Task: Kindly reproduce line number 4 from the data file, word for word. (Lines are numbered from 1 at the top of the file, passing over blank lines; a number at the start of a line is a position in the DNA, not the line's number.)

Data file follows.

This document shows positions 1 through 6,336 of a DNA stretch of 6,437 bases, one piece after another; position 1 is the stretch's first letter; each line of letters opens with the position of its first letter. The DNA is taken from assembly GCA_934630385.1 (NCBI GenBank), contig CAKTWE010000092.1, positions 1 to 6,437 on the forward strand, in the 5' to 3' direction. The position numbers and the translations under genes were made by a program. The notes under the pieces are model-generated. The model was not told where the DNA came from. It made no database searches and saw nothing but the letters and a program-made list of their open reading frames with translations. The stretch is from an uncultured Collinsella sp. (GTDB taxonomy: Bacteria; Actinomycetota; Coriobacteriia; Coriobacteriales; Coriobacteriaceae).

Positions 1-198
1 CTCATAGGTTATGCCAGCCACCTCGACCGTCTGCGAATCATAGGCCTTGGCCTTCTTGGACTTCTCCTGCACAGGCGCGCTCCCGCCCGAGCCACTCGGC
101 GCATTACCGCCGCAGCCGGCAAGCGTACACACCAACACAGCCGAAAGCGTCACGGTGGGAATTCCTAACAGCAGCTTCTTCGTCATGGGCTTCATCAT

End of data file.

101 GCATTACCGCCGCAGCCGGCAAGCGTACACACCAACACAGCCGAAAGCGTCACGGTGGGAATTCCTAACAGCAGCTTCTTCGTCATGGGCTTCATCAT